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Recent Comments

  1. 1 day ago on Ripley's Believe It or Not

    They shouldn’t be using the present tense in reference to the huia. As a result of anthropogenic threats, such as habitat destruction, hunting, and introduced species, the huia became extinct in 1907.

  2. 2 days ago on FoxTrot

    The vast size given to the inflatable Liopleurodon in this strip appears to be based on BBC’s program Walking With Dinosaurs. In said program, Liopleurodon is stated to have been 82 feet (25 meters) long and 165¼ tons (150 metric tons) in mass. No marine reptile of this size has been confirmed by science. Sources of information about animals, regarding their sizes, speeds, lifespans, etc., are often exaggerated. It’s possible that the writers feel that this is necessary to make the animals seem more impressive, and to attract more readers. Exaggerating shouldn’t have to be necessary for anyone and anything.


    •"Cruel Sea". Walking With Dinosaurs, created by Tim Haines. Season 1, episode 3, BBC, 1999.

  3. 2 days ago on FoxTrot


    •Everhart, Mike. “Dr. Theophilus Turner and the discovery of Elasmosaurus platyurus: The rest of the story”. https://www.oceansofkansas.com. Updated 3/6/2013.

    •Everhart, Mike. “Marine turtles from the Western Interior Sea”. https://www.oceansofkansas.com. Updated 8/9/2014.

    •Everhart, Mike. “Tylosaurus proriger: A new record of a large mosasaur from the Smoky Hill Chalk”. https://www.oceansofkansas.com. Updated 6/15/2011.

    •Kirk, Steve. “Reptiles”. The Illustrated Encyclopedia of Dinosaurs & Prehistoric Creatures, Barry Cox (consultant editor) et al., 2013 edition, Marshall Developments Ltd., page 80.

    •Sachs, Sven. “Redescription of Elasmosaurus platyurus Cope, 1868 (Plesiosauria: Elasmosauridae) from the Upper Cretaceous (Lower Campanian) of Kansas, U.S.A”. Nov 2005. https://www.researchgate.net/publication/260421820.

    •Sollas, W. J.. “The Skull of Ichthyosaurus, Studied in Serial Sections”. The Royal Society Publishing. Dec. 23, 1915. https://royalsocietypublishing.org/doi/pdf/10.1098/rstb.1918.0003.

    •Zallinger, Peter. Dinosaurs, 1977, Random House.

  4. 2 days ago on FoxTrot

    I’m surprised that this strip doesn’t feature an inflatable one of any of these Mesozoic marine reptiles:

    1. Archelon (a giant sea turtle): 13 feet long; 13 feet wide across the front flippers; carapace 8 feet wide.

    2. Elasmosaurus: 50 feet long including its 23½-foot-long neck and its 2½-foot-long head; flippers 5 feet long.

    3. Ichthyosaurus: 7¾ feet long.

    4. Tylosaurus (a mosasaur; a giant late Cretaceous marine relative of terrestrial monitor lizards): 24½ feet long.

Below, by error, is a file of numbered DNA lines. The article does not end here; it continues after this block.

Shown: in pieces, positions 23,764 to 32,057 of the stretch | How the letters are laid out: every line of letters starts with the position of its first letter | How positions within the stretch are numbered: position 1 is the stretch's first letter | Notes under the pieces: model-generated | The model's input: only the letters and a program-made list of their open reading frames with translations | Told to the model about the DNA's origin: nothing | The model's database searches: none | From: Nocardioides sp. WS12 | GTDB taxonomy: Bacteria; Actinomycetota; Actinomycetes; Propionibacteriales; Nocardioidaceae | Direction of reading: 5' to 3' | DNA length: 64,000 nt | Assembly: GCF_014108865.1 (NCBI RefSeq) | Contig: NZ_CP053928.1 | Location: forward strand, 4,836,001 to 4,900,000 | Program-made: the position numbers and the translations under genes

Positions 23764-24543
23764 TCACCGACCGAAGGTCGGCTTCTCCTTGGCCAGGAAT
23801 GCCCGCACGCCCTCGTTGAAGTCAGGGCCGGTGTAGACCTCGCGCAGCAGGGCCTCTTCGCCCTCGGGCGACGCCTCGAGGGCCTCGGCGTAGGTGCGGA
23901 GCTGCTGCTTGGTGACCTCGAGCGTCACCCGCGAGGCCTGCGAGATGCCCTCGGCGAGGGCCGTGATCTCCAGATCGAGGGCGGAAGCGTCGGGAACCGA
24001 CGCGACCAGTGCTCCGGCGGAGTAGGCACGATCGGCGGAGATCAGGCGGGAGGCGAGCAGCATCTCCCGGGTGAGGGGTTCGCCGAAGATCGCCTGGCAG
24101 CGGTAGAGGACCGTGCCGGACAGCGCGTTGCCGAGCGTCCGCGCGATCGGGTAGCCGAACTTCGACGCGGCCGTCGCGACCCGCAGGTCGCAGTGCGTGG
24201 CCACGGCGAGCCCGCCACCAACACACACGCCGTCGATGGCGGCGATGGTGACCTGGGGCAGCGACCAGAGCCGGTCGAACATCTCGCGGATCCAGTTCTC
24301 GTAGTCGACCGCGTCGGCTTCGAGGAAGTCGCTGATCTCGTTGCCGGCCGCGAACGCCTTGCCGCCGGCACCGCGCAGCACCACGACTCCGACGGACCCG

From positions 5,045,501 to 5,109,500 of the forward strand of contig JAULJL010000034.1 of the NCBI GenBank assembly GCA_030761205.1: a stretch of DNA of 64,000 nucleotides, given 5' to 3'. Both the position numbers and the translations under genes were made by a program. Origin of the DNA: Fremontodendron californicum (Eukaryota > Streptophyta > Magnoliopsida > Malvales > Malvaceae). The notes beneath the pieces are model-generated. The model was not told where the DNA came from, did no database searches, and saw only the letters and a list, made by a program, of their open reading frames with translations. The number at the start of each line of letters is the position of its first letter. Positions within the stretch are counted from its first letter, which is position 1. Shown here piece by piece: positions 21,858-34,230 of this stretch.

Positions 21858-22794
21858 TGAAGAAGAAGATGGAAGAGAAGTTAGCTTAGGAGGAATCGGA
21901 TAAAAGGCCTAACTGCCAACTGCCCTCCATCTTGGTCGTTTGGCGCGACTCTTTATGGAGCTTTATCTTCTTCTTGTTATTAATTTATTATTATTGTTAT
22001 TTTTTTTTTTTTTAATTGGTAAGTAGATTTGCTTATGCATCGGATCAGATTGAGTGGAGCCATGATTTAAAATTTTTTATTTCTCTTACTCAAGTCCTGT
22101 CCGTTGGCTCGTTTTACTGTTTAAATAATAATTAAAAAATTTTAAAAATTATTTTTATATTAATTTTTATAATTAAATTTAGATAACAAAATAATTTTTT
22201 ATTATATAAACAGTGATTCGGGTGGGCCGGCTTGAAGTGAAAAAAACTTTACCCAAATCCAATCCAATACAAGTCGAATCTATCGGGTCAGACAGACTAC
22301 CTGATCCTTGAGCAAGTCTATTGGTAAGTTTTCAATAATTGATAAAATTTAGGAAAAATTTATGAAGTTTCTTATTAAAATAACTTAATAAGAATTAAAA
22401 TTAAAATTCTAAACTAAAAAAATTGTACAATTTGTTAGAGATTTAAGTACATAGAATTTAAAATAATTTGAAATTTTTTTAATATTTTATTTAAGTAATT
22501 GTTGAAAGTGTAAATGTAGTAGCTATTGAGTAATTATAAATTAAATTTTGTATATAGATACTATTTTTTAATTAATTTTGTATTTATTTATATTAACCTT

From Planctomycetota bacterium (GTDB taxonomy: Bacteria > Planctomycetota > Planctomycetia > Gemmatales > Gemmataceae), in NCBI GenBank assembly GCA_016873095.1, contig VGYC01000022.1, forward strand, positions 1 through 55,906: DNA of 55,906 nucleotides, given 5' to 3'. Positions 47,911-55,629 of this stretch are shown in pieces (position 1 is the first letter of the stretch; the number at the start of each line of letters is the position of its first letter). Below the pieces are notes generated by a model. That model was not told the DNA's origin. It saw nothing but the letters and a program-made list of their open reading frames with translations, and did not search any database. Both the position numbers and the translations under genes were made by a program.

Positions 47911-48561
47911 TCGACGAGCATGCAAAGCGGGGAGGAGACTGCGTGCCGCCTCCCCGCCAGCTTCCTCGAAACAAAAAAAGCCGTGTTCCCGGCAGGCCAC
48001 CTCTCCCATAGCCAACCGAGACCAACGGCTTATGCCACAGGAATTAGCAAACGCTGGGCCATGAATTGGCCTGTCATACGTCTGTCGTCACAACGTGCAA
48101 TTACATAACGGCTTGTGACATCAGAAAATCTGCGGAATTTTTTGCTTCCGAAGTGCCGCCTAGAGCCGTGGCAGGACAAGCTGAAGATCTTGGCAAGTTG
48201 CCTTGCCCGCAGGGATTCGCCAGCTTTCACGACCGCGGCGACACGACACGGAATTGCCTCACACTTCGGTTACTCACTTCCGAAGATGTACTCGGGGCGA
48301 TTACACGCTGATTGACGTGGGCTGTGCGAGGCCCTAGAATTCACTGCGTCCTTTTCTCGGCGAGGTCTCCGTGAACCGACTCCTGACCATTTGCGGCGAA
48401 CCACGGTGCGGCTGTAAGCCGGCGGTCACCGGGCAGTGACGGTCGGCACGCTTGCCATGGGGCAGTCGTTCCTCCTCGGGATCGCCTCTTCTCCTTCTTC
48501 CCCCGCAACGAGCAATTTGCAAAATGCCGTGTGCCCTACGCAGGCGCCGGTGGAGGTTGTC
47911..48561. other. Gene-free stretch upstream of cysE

These are featured in Dinosaurs (©1977), by Peter Zallinger.

  5. 3 days ago on FoxTrot

    Actually, “Burritotoro” is based on the character Totoro, featured in Hayao Miyazaki’s anime film “My Neighbor Totoro”. In this film, Totoro is a Japanese spirit of the forest.

  6. 4 days ago on Garfield

    At least his car wish will come true on Feb. 17, 2000.

  7. 6 days ago on FoxTrot

    This would be more fitting: Triceratops! Ankylosaurus! Edmontosaurus!…

    Also, nowadays, we say B. C. E. (Before the Common Era) and C. E. (Common Era), rather than B. C. and A. D..

  8. 13 days ago on Calvin and Hobbes

    Do you remember the strip from 1989, where they go to the Natural History Museum? When they were standing beside the life-sized replica of Stegosaurus, the dinosaur’s head appeared to be about ¼ of Calvin’s Mom’s height, and Calvin appears to be about ⅓ of his parents’ height. According to The Complete Dinosaur (©1997), by James O. Farlow and M. K. Brett-Surman (editors), the skull of Stegosaurus was about 17¼ inches long, which would make Calvin’s parents and most of the other adults throughout the series about 5’ 9", and Calvin and most of the other children about 23" tall.

  9. 13 days ago on Calvin and Hobbes

    The creatures in this strip are the dinosaurs Albertosaurus (Calvin), Troödon, Corythosaurus, and Centrosaurus, as well as the pterosaur Pteranodon (the rest of the class). Calvin is visualizing Alberta, Canada at around 75 million B. C. E..

  10. 15 days ago on Calvin and Hobbes

    According to Animal: The Definitive Visual Guide (2022 edition; it was originally published in 2001) by David Burnie and Don E. Wilson (editors-in-chief), not all insects are true “bugs”. An example of a true bug eating another true bug would be a wheel bug eating an aphid.